Last April 30, 2022, I wrote a post about what a third year of La Niña meant for gardens. La Niña, you might remember, is an atmosphere/ocean phenomenon driven by unusually cold water in the Eastern Pacific Ocean (EPO) that shifts the jet streams that steer storm systems around the world. In La Niña winters in North America, it is often linked statistically to colder and wetter than normal conditions in northern parts of the United States and north into Canada and warmer and drier conditions in the southern tier of states in the US. Just a couple of weeks ago, NOAA announced that the long La Niña has finally ended and that we are now in a neutral period. In last year’s post, I described the difference between La Niña and the opposite climate phase, El Niño, and how they affect climate conditions around the world. So now you might be wondering how this switch to neutral conditions and then potentially to an El Niño later in the year will affect your gardens in the coming growing season.
Elfen-Krokus (Crocus tommasinianus), AnRo0002, Commons Wikimedia
How good was last year’s forecast?
A discussion of how accurate the forecast for last winter was can be found in NOAA’s ENSO blog. As you can read, the temperature forecast was much better than the precipitation forecast (as it usually is). That is not surprising because many causes of rain and snow occur on very small spatial scales from a variety of physical processes that are not always well-captured in our current climate models. You can hear a more detailed discussion of historical ENSO patterns by David Zierden, the Florida State Climatologist, in this 15-minute video for the March 2023 Southeast Climate Monthly Webinar starting at minute 28:35).
As a result of the cold and snowy conditions in northern parts of the country, spring there has been delayed, and my friends in the Upper Midwest have only started to see daffodils and other early spring flowers, while in the Southeast, our azaleas and dogwoods are already in decline about a month earlier than usual (you can track this at the National Phenology Network website we’ve discussed before).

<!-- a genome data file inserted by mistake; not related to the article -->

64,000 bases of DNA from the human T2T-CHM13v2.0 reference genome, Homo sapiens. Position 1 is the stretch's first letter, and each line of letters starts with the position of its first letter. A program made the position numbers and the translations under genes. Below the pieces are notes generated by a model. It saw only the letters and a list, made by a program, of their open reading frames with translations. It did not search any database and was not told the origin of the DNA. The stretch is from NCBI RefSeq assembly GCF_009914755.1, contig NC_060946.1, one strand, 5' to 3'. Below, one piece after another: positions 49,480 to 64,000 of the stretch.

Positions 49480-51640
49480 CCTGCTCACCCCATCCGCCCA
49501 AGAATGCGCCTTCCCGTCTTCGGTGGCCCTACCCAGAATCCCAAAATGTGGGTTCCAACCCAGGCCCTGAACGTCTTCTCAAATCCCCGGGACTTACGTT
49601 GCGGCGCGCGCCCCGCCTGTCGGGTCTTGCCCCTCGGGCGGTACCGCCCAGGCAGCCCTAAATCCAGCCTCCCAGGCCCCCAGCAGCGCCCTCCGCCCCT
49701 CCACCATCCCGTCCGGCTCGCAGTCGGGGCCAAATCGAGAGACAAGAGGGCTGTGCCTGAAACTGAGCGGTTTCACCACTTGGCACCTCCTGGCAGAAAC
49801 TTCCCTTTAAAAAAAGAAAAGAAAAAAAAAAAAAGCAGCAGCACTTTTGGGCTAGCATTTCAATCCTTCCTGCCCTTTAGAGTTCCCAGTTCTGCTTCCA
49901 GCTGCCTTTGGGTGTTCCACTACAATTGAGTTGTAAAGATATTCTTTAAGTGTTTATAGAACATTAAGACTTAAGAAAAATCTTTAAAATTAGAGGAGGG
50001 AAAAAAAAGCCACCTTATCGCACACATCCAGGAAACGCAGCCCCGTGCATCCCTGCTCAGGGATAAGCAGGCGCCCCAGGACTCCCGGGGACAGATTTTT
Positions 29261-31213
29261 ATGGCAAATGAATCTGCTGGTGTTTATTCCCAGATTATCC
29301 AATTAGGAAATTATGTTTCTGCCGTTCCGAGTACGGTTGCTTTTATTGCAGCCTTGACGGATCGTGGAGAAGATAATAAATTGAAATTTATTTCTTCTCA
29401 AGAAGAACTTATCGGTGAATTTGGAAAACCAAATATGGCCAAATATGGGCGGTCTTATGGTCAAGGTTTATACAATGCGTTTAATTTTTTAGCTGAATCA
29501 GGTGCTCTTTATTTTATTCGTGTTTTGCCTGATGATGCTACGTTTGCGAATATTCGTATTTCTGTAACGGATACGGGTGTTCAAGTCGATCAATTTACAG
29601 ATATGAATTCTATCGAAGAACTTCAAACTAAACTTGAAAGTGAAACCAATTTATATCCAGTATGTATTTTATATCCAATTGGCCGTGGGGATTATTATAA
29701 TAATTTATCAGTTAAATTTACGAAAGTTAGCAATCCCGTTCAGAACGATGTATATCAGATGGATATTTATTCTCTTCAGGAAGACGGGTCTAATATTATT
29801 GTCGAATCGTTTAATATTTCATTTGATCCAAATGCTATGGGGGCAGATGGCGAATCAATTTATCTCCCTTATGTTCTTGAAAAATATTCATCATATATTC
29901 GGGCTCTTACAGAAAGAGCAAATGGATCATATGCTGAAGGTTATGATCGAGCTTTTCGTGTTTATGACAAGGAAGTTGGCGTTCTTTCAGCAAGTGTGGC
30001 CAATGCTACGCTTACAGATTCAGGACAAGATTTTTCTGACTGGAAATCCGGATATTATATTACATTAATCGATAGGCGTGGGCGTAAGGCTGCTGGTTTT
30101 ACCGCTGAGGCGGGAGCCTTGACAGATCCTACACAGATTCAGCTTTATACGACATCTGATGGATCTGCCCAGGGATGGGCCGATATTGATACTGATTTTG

What happens next?
Now that La Niña has ended, we are in neutral conditions. That means it is difficult to predict the climate during the next few months because without La Niña (or El Niño) to give us statistical guidance on what climate to expect, almost anything can happen. The variations in climate in neutral seasons are caused by local variations, other interactions in climate on regional or global scales, and other factors that are not always well understood. In addition, we are in spring, which historically gives us the least trustworthy predictions for the coming seasons due to what is called the “spring predictability barrier.” That means that while we think we are likely to swing into an El Niño in the next few months, the atmosphere might have other ideas and could keep us in neutral conditions for quite a while before we switch to an El Niño.
This year, we are already getting signs in the Eastern Pacific Ocean that a switch to El Niño will come quickly. The water near the coast is already quite warm and the warm pool is starting to stretch out to the west. In other words, El Niño-like conditions are already present in the EPO, but have not lasted long enough yet for an official El Niño to be declared. That usually takes several months of monitoring to make sure this is not just a short-term change.
What do neutral and El Niño conditions mean for the Northern Hemisphere growing season?